Just saw (via an RSS feed) that Palm made a press release about how they have new partners in China to market their (relatively) new PDA/phone; the Treo 680.
What started out as a few lines in response to this news item grew into the series of observations below. I used to be very enthusiastic about Palm PDA's and their company, but it seems like their management can't do anything right (bought out a Chinese company to "enter the market" but then did nothing with it, sold off their software devision then tried to buy it back, changed their name then changed it back, still are using an out-of date OS, "new" product designs that look like they belong in 2003, have become totally irrelevant in China while the competing products from MS are becoming widespread, etc.)
So, now they say that they have a partner in China, and apparently they'll make it available. Apparently this has stirred up some emotion in me - This is their strategy for China, the largest mobile device market in the world?!?!?!
I realize that it's pretty geeky to go on this long about what is basically just a gadget that I sometimes use. Then again, I gotta call bullshit on super-optimistic corporate PR when I see it.
Anyway, the contents of my post are below:
As a Palm fan who currently happens to be in China, this is welcome, exciting, and long overdue news!
But, the pessimist in me is saying, "Too little, too late."
It's hard to generalize about product entries into China; it's sometimes funny what sticks and what doesn't; we'll see what happens with this one.
But I think Palm & partners have their work cut out for them:
1. Palm is almost completely unknown in mainland China (aside for those who follow gadgets or go to markets to buy imported devices at inflated/overtaxed prices). That may not be a bad thing, but it means that some effort will need to be spent on building up the brand. That will probably take some serious effort and money.
2. CJKOS does a pretty decent job for providing localization for Palm OS devices (in my experience), but it's not seamless; certainly not when compared to Windows Mobile or regular phones by Nokia, Motorola, Samsung - all of which are well-established in the market.
3. Based on my observations of what people use and what's being sold in the markets, devices with keyboards (thumbboards) haven't really taken off in China like they seem to have in Europe and the US; this is probably in no small part due to the fact that unless you're typing a lot of English, QWERTY doesn't necessarily offer a lot of benefit Chinese character entry on a mobile device. However, there are a lot of touchscreen phones available now that have gained some popularity in various market segments. If Palm was ever going to release a more data-intensive, touchscreen-only GSM/handheld (kind of like a T|X phone), then this would really be the place for it!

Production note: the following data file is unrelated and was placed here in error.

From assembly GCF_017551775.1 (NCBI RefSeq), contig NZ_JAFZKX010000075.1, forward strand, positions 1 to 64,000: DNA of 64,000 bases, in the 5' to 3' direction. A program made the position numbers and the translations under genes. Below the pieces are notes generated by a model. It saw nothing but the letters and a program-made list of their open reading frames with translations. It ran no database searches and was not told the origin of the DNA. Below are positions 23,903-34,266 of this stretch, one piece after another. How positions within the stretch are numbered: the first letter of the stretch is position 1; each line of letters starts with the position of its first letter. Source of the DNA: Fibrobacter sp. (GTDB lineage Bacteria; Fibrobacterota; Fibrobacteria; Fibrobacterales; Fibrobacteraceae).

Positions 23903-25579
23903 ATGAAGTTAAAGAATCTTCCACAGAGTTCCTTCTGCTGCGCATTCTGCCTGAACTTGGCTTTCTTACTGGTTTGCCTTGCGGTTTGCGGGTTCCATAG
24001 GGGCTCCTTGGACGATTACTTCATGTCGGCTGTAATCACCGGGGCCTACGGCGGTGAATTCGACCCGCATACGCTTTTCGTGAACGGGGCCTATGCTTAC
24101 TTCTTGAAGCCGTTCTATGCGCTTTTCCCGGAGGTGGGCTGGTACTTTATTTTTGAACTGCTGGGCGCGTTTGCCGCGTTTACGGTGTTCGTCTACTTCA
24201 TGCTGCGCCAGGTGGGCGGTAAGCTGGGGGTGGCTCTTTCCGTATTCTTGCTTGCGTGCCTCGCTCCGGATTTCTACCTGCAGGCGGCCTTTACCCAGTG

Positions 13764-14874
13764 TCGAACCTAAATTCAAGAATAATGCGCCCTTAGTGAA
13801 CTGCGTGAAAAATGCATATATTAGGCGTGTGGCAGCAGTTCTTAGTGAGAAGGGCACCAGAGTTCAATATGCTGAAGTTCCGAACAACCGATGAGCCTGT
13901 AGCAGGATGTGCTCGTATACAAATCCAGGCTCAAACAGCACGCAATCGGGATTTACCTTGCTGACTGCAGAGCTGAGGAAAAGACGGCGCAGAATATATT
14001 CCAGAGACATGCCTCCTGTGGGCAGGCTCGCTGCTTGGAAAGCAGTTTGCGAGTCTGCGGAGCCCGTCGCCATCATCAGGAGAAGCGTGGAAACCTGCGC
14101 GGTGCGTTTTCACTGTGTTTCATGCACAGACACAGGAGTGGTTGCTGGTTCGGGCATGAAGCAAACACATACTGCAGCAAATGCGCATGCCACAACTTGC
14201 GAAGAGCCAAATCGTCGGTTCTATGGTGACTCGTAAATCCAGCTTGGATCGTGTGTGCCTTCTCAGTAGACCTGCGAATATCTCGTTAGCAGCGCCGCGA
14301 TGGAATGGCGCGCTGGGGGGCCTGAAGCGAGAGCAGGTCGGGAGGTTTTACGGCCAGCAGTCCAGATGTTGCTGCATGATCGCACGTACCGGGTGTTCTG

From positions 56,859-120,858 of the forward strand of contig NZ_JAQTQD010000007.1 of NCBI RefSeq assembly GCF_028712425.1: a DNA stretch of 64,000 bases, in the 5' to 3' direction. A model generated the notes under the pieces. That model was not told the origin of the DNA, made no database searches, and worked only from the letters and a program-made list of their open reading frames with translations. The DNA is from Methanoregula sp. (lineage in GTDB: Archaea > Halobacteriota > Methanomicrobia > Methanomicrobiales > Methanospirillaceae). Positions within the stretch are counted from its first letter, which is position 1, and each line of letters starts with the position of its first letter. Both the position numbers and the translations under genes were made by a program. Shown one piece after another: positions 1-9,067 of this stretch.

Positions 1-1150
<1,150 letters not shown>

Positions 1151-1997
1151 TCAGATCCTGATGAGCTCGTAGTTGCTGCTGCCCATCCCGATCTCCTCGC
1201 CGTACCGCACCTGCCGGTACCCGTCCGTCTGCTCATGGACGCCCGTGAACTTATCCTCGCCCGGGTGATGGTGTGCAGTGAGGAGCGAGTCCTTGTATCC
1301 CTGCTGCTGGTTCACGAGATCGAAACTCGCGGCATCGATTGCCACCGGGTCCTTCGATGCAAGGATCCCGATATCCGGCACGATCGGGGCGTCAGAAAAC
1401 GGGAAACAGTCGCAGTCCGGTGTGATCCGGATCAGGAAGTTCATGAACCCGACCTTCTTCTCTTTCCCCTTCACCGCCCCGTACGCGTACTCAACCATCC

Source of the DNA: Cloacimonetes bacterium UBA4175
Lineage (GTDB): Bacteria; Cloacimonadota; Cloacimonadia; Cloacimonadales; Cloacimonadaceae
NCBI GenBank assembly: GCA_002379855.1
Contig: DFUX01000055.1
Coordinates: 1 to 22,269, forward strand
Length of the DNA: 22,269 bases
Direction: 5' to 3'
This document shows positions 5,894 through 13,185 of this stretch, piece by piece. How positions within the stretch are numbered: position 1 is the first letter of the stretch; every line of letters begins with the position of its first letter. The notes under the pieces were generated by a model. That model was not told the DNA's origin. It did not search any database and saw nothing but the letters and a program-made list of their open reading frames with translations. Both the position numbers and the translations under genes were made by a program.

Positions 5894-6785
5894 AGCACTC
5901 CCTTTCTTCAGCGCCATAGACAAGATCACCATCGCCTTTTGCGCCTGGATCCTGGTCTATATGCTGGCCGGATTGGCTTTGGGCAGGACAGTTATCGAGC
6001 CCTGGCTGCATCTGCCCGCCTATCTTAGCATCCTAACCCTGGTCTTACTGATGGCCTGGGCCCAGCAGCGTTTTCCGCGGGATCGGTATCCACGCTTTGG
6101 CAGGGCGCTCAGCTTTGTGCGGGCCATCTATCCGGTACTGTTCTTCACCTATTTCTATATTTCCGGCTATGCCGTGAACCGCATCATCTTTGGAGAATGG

4. Distribution - could be a challenge since so many other companies are already established as sellers. Hopefully Palm's local China partner will be able to make deals and pull strings to get their products into prominent display.
5. Wi-fi - there isn't nearly as much of a wi-fi infrastructure in China (yet) as in Europe or the US. 3G hasn't even been officially rolled out (which is another story). So, if Palm wants to keep selling product without wi-fi ability, this is one market that actually may not care too much about it. Then again, wi-fi is growing in popularity (in home networks and at restaurants), and more and more devices have it, so Palm devices could lose out by comparison.
6. Status symbols - The high end spenders in China do throw down unquestioningly on expensive "status" items (like the Nokia 8800). If Palm could market its devices in a similar fashion, perhaps it could gain inroads that way. I have doubts that the Treo 680 as is would be successful if sold under that strategy, as it's bigger and under-spec compared to other "it" devices. While some may argue that comparing smartphones and "dumb"phones is like comparing apples and oranges, I counter that most consumers here are not interested in that distinction; they'll buy what they like or think is cool, whether it's a "smart" or "dumb" device.
7. Product Churn
Like many other parts of Asia (and the world, really), some people (usually the wealthy types living in cities) change their personal phones relatively frequently; as often as every 2-3 months. Nokia, Motorola, and Samsung do well in this environment since they seemingly offer new devices or upgrades every few months; even HTC seems to have a constantly updating product line. Palm would do well to increase the variety of models it offers.
8. Target Markets - I'm a little out of touch with Palm's marketing strategies, but I see it like this - While Palm in other nations seems to target itself more towards business users, this has changed with the 680 (and the zire 21 and 22 before it) in the US, where it is trying to be pushed towards mainstream users. (how is that going, btw?). IMHO, the whole "email on your phone" thing has been slower on the uptake here. Businesses rarely purchase phones for their employees (and not enough reimburse phone time expenses). I do not think Palm can rely on corporate sales here; they need to push for the mainstream. And if they want success in the mainstream, I think they need to go big and push big (with a target of strong and steady growth).
This post ended up being much longer than originally intended. I do wish Palm the best of luck in expanding their business in China. But, for the reasons listed above, I think it could be a long while before I see their products in the nice electronics stores and being carried by any significant number of passersby on the street.